President Howard discusses Chemeketa’s future: Q&A
Jessica Howard, Chemeketa’s newly selected president, celebrated her three-month anniversary at the college by discussing her long term goals with the Courier.
Q: How are you adjusting to your new role here at Chemeketa?
A: I think it’s going well. It’s a lot! It’s a steep learning curve. But it is a great place to be, and the people are incredible.
Q: What did you do during summer term to settle into your position?
A: You know, coming on board in summer term is practical in some ways be‐ cause there’s so many fewer people here, so I got to know the folks who were here and incrementally got more familiar with the campus. The big rev up to the fall term and seeing all the students in the fall was just mind-blowing, but I had some sense of where to go and what the functions were and who the people were.
Q: Have you gotten to meet many students yet?
A: I have tried — mostly in small groups. I try to walk around a lot and see people at the taco stand or downstairs in bldg. 2 or wherever. So, not as much as I would like, but I try.
Q: I’m glad you figured out the taco stand. That’s kind of a really well-kept secret.
A: You know, I went to the taco stand four days out of five my first week here. Somebody gave me the heads up immediately…Someone was looking out for me. I had an angel. A taco angel.
Q: What has been your favorite thing about Chemeketa so far? Besides the tacos.
A: Honestly, it’s the community. The sense of community is very strong. The people are incredibly friendly. I have not had a single negative experience. Again, once the fall term started, and the place was flooded with students, it was just intoxicating. It was so wonderful to see the students. It’s really always about students.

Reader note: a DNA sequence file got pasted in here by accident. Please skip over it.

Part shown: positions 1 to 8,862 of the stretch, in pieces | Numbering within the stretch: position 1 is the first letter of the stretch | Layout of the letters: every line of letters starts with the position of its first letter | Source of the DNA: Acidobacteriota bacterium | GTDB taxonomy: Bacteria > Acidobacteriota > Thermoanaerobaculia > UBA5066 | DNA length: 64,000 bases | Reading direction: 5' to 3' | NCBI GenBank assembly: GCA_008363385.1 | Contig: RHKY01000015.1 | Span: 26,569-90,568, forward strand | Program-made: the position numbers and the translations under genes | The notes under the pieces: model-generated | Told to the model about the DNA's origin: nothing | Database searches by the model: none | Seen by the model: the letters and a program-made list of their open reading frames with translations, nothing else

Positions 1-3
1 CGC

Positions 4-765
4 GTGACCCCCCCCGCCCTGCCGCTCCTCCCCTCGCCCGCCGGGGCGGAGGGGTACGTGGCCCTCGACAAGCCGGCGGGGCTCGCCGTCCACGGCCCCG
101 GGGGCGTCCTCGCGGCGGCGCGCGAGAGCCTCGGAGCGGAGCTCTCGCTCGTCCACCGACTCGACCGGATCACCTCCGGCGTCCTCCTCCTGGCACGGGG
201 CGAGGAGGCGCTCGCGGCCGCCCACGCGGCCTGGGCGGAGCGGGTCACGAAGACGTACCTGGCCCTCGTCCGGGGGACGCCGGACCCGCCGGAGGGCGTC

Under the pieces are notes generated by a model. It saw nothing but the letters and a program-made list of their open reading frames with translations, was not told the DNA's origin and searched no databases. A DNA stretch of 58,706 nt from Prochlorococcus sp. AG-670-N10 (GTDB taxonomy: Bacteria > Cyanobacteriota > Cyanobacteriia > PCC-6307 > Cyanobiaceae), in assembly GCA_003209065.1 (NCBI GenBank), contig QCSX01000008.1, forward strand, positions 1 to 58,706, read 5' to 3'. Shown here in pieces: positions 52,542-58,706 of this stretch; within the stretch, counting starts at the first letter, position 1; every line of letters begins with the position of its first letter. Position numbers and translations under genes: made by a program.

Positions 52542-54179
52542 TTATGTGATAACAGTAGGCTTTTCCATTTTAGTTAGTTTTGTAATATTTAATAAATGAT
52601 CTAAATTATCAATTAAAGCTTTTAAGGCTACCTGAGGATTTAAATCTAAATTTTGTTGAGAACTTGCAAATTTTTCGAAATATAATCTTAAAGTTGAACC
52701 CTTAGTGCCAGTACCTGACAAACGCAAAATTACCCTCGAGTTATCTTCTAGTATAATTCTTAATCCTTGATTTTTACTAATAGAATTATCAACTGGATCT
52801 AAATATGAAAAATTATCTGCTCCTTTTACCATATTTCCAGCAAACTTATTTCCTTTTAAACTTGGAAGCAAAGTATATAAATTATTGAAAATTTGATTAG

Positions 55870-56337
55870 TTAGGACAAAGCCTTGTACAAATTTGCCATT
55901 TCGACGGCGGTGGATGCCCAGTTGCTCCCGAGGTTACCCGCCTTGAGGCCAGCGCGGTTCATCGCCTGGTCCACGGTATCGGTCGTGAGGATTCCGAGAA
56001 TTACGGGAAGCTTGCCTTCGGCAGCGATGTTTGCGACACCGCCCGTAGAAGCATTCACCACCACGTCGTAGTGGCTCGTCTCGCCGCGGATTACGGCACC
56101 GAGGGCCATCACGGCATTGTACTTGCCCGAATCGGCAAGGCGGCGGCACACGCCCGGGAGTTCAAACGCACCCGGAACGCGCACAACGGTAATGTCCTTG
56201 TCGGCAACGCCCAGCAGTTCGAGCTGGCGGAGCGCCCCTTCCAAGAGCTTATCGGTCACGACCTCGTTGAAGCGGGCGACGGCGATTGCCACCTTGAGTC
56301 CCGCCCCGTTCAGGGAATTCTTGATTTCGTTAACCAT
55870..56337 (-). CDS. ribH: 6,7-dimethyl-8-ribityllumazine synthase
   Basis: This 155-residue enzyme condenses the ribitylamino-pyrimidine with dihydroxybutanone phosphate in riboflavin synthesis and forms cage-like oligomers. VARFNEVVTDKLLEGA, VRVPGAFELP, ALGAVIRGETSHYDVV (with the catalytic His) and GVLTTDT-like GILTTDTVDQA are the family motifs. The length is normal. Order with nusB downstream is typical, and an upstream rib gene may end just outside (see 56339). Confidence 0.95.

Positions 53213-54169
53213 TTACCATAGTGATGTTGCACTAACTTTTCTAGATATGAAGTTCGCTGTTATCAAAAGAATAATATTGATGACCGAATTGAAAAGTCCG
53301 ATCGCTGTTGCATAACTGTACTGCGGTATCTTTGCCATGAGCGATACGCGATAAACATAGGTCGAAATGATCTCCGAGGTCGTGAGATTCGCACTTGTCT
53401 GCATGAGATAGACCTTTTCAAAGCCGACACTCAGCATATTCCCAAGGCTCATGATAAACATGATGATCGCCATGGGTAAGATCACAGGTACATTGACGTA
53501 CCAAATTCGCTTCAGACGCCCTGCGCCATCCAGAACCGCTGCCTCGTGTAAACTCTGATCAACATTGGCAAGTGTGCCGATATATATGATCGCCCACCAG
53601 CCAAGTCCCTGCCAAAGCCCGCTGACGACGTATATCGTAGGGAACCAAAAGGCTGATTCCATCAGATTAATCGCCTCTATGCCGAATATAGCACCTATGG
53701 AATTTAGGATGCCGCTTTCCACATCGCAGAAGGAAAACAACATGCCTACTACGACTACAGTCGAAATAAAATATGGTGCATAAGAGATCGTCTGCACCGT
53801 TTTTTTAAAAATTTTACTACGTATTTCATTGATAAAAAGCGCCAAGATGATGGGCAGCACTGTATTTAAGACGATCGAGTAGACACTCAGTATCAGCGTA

Q: For this following year, what do you hope to accomplish?
A: Well, I would love to have a good sense of who all the key stakeholders are internally and externally. We have a three-plus county area, so that’s a lot of folks in the community to get to know, and to join their meetings…It’s part of a strategy to try to reach out and let people know who I am and for me to learn about all the nuances out in the community…The other part is obviously internal and getting to know folks — all kinds of folks! I was able to attend a bunch of faculty meetings of different programs at the very beginning of term. It was fantastic. Sometimes, it’s hard to find faculty because they’re busy in the classroom…So, getting to know folks. That’s number one.
Q: And what are your long-term goals for the college?
A: Well, we have about three more years of our strategic planning process and accreditation process. So that’s a real arrival point, and so the real question I think is: what does it mean to kind of peak around the corner and consider the next, five, ten, fifteen years, and what do we see ourselves doing and becoming? That’s a conversation for the whole college. My hope is that we will be able to do some visioning around that question over the next year or so that can then drive academic, program and facility planning…That’s something the whole community will play a part in. It’s not just my vision. It’s us! All together.
Q: What do you think is the most important issue facing the college today?
A: I think the most important issue is how we can continue to focus and improve upon student success in the classroom. And there are a million ways to understand that, right? Is it program completion? Is it course completion? How much of it is campus climate? What does it mean to look at data to understand how we’re doing? I think, really, almost anything we do can be measured and understood in terms of student success, which is a buzz-word out there. I don’t think that term is magical, but I think it makes us look at how to be accountable, and I think that’s key.
Q: And my final question: is there anything you’d like to share with our readers?
A: Well, I was a community college student. And, while not a traditional one, because I got my associate’s degree after I got my Ph.D., I did get my associates and was very proud to get that. I believe very much in the value of the community college education and credential. I am proud to have been a community college student as well.